AFSCME Local 206
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Meet President Saunders at Tang Center

April 13, 2016

AFSCME President Lee Saunders traveled around the Bay Area talking to union members about their jobs. President Saunders met with University of California Student Health Doctors, UAPD President Stuart A. Bussey, M.D., and UAPD staff at the International House on the UC Berkeley Campus. This was a great opportunity to bring doctor issues directly to the President of a 1.4 million member union.  UAPD is a proud affiliate of AFSCME, which provided a great deal of support during UC doctors strike.


April 6, 2016

The irony of it all… After a year of union hand wringing, soul searching and bracing for a body blow, the Supreme Court unexpectedly and abruptly handed us a reprieve. A month after Judge Scalia’s death and by virtue of a tie vote, the Supremes upheld the Ninth Circuit Court of Appeals’ decision  to reject  Friedrichs v. CTA. Public unions in 25 states , including California, breathed a collective sigh of relief.  At least for now, we can continue collecting agency or “fair share” fees from nonmembers.

Make no mistake though…this relief may be only temporary.  Last month  President Obama nominated Merrick Garland to fill Scalia’s seat, but leading Republicans have stated their intention to withhold consent on any nominee until the next president takes office. Depending on the outcome of the November election, the Court will swing pro- or anti- union. Democratic President Clinton or Sanders would undoubtedly nominate a more liberal judge, a Republican President definitely not. The Center for Individual Rights (CIR), who represents Rebecca Friedrichs, has already filed a petition for rehearing her case. They reason that a tie vote does not settle a legal question, but only reserves it for a future case. If not the Friedrichs case, then another clone will come before the Court in the next few years.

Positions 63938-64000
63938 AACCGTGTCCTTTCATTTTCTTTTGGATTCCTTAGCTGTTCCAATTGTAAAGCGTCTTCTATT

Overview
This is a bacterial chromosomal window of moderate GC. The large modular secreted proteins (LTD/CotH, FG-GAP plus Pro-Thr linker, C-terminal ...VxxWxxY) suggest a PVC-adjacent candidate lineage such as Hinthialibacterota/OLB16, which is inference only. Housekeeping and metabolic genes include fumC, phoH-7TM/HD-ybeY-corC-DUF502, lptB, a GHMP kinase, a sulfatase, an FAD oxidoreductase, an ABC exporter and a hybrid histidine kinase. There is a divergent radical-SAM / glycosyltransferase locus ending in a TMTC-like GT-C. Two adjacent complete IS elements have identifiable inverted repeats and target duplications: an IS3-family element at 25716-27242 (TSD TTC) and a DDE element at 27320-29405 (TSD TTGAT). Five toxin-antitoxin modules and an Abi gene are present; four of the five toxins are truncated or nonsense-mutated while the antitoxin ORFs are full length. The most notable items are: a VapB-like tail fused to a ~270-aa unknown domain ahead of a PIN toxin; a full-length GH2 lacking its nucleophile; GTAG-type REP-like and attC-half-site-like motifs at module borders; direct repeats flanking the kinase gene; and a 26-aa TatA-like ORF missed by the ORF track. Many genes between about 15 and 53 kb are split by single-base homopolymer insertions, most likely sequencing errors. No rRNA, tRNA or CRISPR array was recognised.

We seem to be heading for a tipping point in history as far as union health and survival. Will the erosion of unions accelerate with a more conservative Court, or will State Legislatures and Congress create laws that ensure healthy employee environments and a resurgent middle class? California’s new $15 minimum wage act is a good start. Let’s hope that the ball keeps rolling in that direction.

Good News for Doctors Paychecks

March 29, 2016

On July 1, San Francisco Dentists, Assistant Medical Examiners and Veterinarians received a 3.25% salary increase based on the Consumer Price Index for the Bay Area.  Two more take-home pay changes affected all doctors in the unit.  These changes are pursuant to cost-sharing measures found in San Francisco Proposition C, which was passed by the voters in November 2011.

First, Prop C created a new employee pension contribution percentage that floats above the baseline according to the City’s required contribution (the latter being determined by law in order to keep the pension adequately funded). Based on SFERS’s actuarial projections, the City’s required contribution in fiscal year 2016-2017 will decrease, resulting in a 1% decrease in the required employee contribution for the upcoming fiscal year.

Prop C also set contribution requirements for the Retiree Health Care Trust Fund, which was created to ensure adequate funding for current and future SF retirees’ healthcare premiums. Employees who were hired on or after January 10, 2009 have been contributing 2% of salary to the Fund, while the City has been contributing 1%. Starting July 1, employees hired on or before January 9, 2009 will begin contributing 0.25% of salary to the Fund. Those employees’ contributions will increase by 0.25% in each of the following three fiscal years, until reaching the maximum of 1% effective July 1, 2019. The City’s contribution rates will mirror those of employees hired on or before January 9, 2009.